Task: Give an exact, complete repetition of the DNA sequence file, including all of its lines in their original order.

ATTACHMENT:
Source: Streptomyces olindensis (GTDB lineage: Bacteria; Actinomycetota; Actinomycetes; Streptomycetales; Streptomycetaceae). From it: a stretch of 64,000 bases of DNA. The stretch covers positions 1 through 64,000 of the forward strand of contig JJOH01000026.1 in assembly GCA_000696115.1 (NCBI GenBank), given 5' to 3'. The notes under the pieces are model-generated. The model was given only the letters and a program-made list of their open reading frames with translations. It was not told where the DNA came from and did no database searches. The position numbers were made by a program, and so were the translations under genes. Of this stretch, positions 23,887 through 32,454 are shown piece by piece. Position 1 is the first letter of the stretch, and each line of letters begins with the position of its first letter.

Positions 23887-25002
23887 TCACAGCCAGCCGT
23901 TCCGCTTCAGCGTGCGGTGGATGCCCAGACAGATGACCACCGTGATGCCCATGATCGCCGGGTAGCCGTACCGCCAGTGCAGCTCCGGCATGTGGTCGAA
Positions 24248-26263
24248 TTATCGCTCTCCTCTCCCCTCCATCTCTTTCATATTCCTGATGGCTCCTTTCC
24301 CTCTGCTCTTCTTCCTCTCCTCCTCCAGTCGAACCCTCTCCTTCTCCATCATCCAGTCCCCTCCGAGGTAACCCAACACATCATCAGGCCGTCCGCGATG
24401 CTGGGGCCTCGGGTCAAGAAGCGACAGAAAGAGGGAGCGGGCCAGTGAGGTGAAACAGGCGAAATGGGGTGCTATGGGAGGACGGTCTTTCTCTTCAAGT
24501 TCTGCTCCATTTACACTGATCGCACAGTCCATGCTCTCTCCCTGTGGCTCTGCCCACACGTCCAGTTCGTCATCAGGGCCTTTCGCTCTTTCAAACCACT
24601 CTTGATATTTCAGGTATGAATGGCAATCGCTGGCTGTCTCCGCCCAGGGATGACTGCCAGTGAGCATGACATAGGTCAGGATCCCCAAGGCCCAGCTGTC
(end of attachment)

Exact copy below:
Source: Streptomyces olindensis (GTDB lineage: Bacteria; Actinomycetota; Actinomycetes; Streptomycetales; Streptomycetaceae). From it: a stretch of 64,000 bases of DNA. The stretch covers positions 1 through 64,000 of the forward strand of contig JJOH01000026.1 in assembly GCA_000696115.1 (NCBI GenBank), given 5' to 3'. The notes under the pieces are model-generated. The model was given only the letters and a program-made list of their open reading frames with translations. It was not told where the DNA came from and did no database searches. The position numbers were made by a program, and so were the translations under genes. Of this stretch, positions 23,887 through 32,454 are shown piece by piece. Position 1 is the first letter of the stretch, and each line of letters begins with the position of its first letter.

Positions 23887-25002
23887 TCACAGCCAGCCGT
23901 TCCGCTTCAGCGTGCGGTGGATGCCCAGACAGATGACCACCGTGATGCCCATGATCGCCGGGTAGCCGTACCGCCAGTGCAGCTCCGGCATGTGGTCGAA
Positions 24248-26263
24248 TTATCGCTCTCCTCTCCCCTCCATCTCTTTCATATTCCTGATGGCTCCTTTCC
24301 CTCTGCTCTTCTTCCTCTCCTCCTCCAGTCGAACCCTCTCCTTCTCCATCATCCAGTCCCCTCCGAGGTAACCCAACACATCATCAGGCCGTCCGCGATG
24401 CTGGGGCCTCGGGTCAAGAAGCGACAGAAAGAGGGAGCGGGCCAGTGAGGTGAAACAGGCGAAATGGGGTGCTATGGGAGGACGGTCTTTCTCTTCAAGT
24501 TCTGCTCCATTTACACTGATCGCACAGTCCATGCTCTCTCCCTGTGGCTCTGCCCACACGTCCAGTTCGTCATCAGGGCCTTTCGCTCTTTCAAACCACT
24601 CTTGATATTTCAGGTATGAATGGCAATCGCTGGCTGTCTCCGCCCAGGGATGACTGCCAGTGAGCATGACATAGGTCAGGATCCCCAAGGCCCAGCTGTC